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Euro Rates Today: EUR/GBP Near 10-Year High, Since Jan 2009

Market CommentaryEuro Rates Today: EUR/GBP Near 10-Year High, Since Jan 2009
Euro Rates Today: EUR/GBP Near 10-Year High, Since Jan 2009
Euro to The Pound Today.

The euro to pound interbank exchange rate has hit 0.9305 in the past day. This is less than a penny, or -0.95%, beneath the euro’s recent 10-year high versus sterling, its strongest since January 19th 2009, reached last Sunday, of 0.9395.

By contrast, back on May 6th this year, the euro to pound interbank exchange rate was as weak as 0.8505. So the Eurozone’s common currency has since strengthened by over eight pence, or by +9.4%.

The euro has now strengthened versus sterling for 14 consecutive weeks. This is the euro’s longest-winning streak against the pound since the euro was created, back in 1999.

Back in December 2008, the common currency reached 0.9714 against the pound, its all-time high. So at today’s interbank exchange rate, the EUR to GBP is just -4.39% below this point.

This could be of interest to you, if you’re a Briton living in Spain or France, making regular payments to your family and friends in the UK, or a European citizen studying abroad in Britain.

This is because, when you transfer money to the UK from your Eurozone bank account, you might now get a higher pound sterling total, compared to if you’d bought pounds in the past 10 years.

In turn, this might increase the sterling total that your family and friends in the UK receive when you send them regular payments, or cut your currency for tuition fees to study in the UK.

To stay up-to-date with the euro to pound interbank exchange rate, simply visit Pure FX’s Rates & Tools page. Here, select ‘EUR’ to ‘GBP’ to see the interbank exchange rates for the last week.

Also, to find out what’s influencing the value of the euro against the pound recently, visit our EUR to GBP Exchange Rate Updates page. Here, click on the newest article to read the news.

A first reason why the euro to pound interbank exchange rate has neared this 10-year high today is because it remains very likely that the UK will exit the EU without a deal, say new reports.

However, looking forward, the value of the euro against sterling could be affected, if MPs oblige Prime Minister Boris Johnson to request an extension to Article 50, as they’re planning to do.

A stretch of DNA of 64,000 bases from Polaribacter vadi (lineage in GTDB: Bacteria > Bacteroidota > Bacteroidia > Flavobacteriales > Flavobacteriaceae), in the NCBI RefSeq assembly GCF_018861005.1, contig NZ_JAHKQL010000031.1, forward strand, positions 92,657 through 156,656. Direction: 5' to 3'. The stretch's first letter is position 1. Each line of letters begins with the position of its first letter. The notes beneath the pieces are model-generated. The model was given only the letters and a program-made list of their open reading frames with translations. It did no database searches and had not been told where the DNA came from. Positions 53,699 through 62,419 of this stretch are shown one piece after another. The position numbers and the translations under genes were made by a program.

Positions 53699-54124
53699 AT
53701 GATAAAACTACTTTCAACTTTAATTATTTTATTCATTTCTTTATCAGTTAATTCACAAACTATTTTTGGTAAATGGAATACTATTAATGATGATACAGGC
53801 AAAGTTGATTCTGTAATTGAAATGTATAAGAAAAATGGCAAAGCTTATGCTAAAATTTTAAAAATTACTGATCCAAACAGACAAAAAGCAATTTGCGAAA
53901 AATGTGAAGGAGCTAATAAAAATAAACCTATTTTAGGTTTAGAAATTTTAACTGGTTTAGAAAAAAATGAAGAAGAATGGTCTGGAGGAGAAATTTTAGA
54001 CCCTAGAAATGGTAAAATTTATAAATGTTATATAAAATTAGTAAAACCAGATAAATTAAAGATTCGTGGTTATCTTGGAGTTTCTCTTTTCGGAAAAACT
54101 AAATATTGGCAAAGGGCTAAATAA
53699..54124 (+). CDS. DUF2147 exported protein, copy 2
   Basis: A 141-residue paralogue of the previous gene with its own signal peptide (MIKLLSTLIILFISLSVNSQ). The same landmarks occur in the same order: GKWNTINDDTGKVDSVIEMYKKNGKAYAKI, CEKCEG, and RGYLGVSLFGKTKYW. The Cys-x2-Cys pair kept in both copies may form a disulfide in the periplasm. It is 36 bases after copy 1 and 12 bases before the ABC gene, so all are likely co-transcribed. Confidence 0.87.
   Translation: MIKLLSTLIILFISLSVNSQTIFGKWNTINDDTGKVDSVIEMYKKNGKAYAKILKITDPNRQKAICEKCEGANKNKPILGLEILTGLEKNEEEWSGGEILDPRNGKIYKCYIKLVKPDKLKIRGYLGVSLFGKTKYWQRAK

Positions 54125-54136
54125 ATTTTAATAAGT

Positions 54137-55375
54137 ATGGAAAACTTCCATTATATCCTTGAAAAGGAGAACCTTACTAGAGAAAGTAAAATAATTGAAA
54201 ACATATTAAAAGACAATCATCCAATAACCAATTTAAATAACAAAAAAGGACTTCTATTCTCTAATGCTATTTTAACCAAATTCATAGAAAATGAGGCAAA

In addition, the euro to pound interbank exchange rate might also be influenced, looking forward, because Italy’s populist coalition government looks increasingly close to collapse.

Please find below a further explanation of these factors that have strengthened the euro against the pound, as well as what might affect the value of the EUR to GBP, in the foreseeable future.

Euro to The Pound Today Strengthens, as ‘No Deal’ Brexit Looks Very Likely

As I mention, a first reason why the euro to pound interbank exchange rate has neared this 10-year high today is because it’s increasingly probable that the UK will exit the EU without a deal, by the end of the extended deadline of October 31st, according to the financial markets.

There are concerns that, if the UK achieves a ‘No Deal’ Brexit, the UK’s economic growth could decelerate in future.

The UK looks increasingly likely to opt for a ‘No Deal’ Brexit, because new Prime Minister Boris Johnson’s government is seemingly aiming for this.

After all, Mr. Johnson has committed the UK to exiting the EU on Halloween “come what may, do or die”, “no ifs, no buts”, even though he’s also refused to ratify the draft Brexit agreement, unless the EU abandons the Northern Irish backstop, reports the Financial Times.

Mr. Johnson refuses to support the draft Withdrawal Agreement that ex-Prime Minister Theresa May negotiated with the EU, in particular because of the backstop.

The backstop states that, if the UK and the EU don’t agree a future trade deal, then Northern Ireland will remain in the EU’s Customs Union. This is to ensure that there’s no hard border on Ireland, to preserve peace there.

However, a consequence of Northern Ireland’s staying in the EU’s Customs Union to protect peace is that this would constitutionally separate Northern Ireland from the rest of the UK.

So to protect the UK’s constitutional integrity, all of the UK would have to stay in the Customs Union, even after Brexit. According to Mr. Johnson, this would reduce the UK to an EU “vassal state”.

The EU refuses to abandon the backstop because, as I say, it’s necessary to preserve peace in Ireland. The border infrastructure between Northern Ireland and Ireland was dismantled, as part of 1998’s Good Friday Agreement.

This put an end to decades of sectarian violence, including IRA terrorist attacks. The EU says that these gains can’t be risked, even though the UK is leaving the EU.

The thing is though, what with Prime Minister Johnson refusing to ratify the existing Withdrawal Agreement, and the EU refusing to change it, London and Brussels now stand at stalemate.

The clock is ticking down to the UK’s Brexit deadline on October 31st. The UK’s default legal position is that we’ll exit the EU that day, with or without an agreement. So this growing possibility is weakening the pound.

EUR to GBP Exchange Rate Rises, as Options to Stop ‘No Deal’ Brexit Running Out, Says IfG

In addition, another reason why the euro to pound interbank exchange rate has neared this 10-year high today is because, even though a growing number of MPs want to stop a ‘No Deal’ Brexit, their options to do so are running out.

This is according to a new report by the respected Institute for Government (IfG) last weekend. The IfG’s report has also contributed to weigh down sterling.

Since it became apparent that Prime Minister Boris Johnson could seriously take the UK out of the EU without a deal on October 31st, MPs in the House of Commons have come up with various plans to prevent this.

These include holding a vote of ‘No Confidence’ in Mr. Johnson, in which case he’d be bound to resign, or ensuring that Parliament is in session leading up to October 31st.

However, though there’s growing Parliamentary resistance to Mr. Johnson’s willingness to achieve a ‘No Deal’ Brexit, MPs options are running out, said a respected new report this weekend, reports The Guardian newspaper.

According to the Institute for Government, an independent thinktank focused on UK government procedure, MPs will have to be increasingly “creative”, to stand a chance of stopping ‘No Deal’.